15Dangerous Spiders in the US Brown RecluseViolin shape on cephalothoraxVenom – hemolytic (affect blood cells thus killing tissues)... death of tissues surrounding biteBites are fatal to small children and older individuals
16FYI: Black Widow Bite Renders no pain… at the beginning Then it feels like damage by a small pin. As the below picture shows, two tiny red spots can be generally seen at the center point of the swollen area.But soon the venom spreads and the injury grows in size, reddeness, and dead tissue.It is very necessary that the victim attends to an emergency room in day number one; also, succeeding in trapping the spider to show it to the doctor could be helpful at the time of prescribing the exact medication.
17InsectsAlso known as Uniramians and have one pair of antenna, jaws and unbranched appendages.Centipedes (Chilopoda) – have many legs, the number depends on the speciesAre carnivores and have venomous claws to catch, stun or kill their preyMust live in the moist area since their spiracles will not close and their exoskeleton is not waterproof.
18InsectsMillipedes (Diplopoda) – highly segmented body and each segment has 2 pair of legsTimid creatures and feed off of dead or decaying materialLive under rocks and in logs.Roll into a ball to protect the soft undersides when disturbed.
19InsectsInsects (Insecta) – have body divided into three segments (head, thorax and abdomen) and three pairs of legs attached to the thorax.Typical insect will also have a pair of antenna, a pair of compound eyes on the head, two pairs of wings on the thorax and tracheal tubes for respiration.
20Insects - ResponsesMany sense organs – eyes, antennae with chemical receptors for taste and smell and also in the mouthparts and legsSensory hairs that detect movements in their surroundings.Ears are also well developed and are found behind the legs in the grasshopper.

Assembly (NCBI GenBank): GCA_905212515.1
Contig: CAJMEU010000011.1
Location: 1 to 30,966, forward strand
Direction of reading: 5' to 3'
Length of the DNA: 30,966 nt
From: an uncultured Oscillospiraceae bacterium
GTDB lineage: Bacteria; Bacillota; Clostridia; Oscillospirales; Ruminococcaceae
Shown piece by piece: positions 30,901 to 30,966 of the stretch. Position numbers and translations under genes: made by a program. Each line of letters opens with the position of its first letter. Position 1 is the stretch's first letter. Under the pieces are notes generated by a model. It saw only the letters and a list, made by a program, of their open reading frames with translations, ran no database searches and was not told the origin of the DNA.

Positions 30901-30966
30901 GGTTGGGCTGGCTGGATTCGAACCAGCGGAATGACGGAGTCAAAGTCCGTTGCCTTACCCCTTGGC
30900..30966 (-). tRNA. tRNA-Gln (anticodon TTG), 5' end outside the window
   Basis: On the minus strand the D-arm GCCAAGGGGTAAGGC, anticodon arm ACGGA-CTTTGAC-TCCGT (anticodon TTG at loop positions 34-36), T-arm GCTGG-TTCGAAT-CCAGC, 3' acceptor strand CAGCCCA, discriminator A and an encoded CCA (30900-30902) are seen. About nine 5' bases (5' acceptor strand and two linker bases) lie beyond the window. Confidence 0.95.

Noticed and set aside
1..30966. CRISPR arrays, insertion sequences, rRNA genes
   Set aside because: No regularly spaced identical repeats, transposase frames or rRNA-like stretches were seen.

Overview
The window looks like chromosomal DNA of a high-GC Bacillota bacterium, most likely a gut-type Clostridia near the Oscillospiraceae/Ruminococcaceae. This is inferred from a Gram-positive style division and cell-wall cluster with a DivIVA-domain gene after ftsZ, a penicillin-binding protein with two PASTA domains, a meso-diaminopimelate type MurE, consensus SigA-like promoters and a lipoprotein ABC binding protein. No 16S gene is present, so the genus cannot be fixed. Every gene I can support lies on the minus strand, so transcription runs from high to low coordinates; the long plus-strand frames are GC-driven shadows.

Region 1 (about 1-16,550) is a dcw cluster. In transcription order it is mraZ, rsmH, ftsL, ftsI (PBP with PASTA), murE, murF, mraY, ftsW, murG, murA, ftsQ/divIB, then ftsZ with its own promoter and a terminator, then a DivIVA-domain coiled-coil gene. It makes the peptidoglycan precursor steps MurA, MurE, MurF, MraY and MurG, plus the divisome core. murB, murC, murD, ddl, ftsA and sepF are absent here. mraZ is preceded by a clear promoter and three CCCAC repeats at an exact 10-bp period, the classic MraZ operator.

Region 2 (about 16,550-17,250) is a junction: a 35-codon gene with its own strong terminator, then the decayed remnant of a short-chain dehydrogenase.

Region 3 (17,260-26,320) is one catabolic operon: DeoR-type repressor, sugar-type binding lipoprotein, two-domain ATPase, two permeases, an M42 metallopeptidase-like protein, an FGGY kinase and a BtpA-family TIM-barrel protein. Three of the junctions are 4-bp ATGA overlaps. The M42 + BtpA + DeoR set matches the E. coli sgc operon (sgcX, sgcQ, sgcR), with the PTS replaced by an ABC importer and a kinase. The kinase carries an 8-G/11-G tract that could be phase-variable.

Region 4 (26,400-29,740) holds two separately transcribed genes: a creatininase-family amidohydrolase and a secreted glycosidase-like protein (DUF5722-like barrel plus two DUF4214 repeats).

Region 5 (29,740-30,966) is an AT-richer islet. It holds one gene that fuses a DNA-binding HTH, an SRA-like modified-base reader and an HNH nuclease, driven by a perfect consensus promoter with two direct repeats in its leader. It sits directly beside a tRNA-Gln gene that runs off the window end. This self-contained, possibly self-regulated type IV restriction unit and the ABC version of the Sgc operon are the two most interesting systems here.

21Insects – FeedingVarious types of mouthparts – and saliva that performs many functionsChewing – used mandiblesSucking – moth uses a proboscisSpongelike – used a spongelike mouthpart to lap up foodPiercing – for penetrating the object upon which to feed
23Insects - Metamorphosis Growth and development includes metamorphosis where the body and shape of the organism changesComplete metamorphosis4 basic stages (egg, larva, pupa, and adult)Incomplete metamorphosis3 basic stages (egg, nymph, and adult)
24Insects Interactions with Humans Many negative impacts for humans – Can you name a few?
25Insects Interactions with Humans How about listing some of the benefits from insects?
26Insect CommunicationVisual cues – such as fireflies lights to communicate with females.Chemical signals – aka pheromones - which are specific chemical messengers that affect the behavior or development of other individuals of the same species.When could humans use pheromones within their interactions with insects?
27Insect SocietiesAnts, bees, termites and some of their relatives form complex associations called societies.Specialized individuals within societies form castes where the individual has a special body form for its role (ex. Queen bee in the hive, worker bees, etc)
28Insect Communication in Societies A system of communication is necessary for functioning within a society.Ex. Ants find food and leave a trail for others to follow and retrieve foodBees have two basic dances for communication – waggle dance and round dance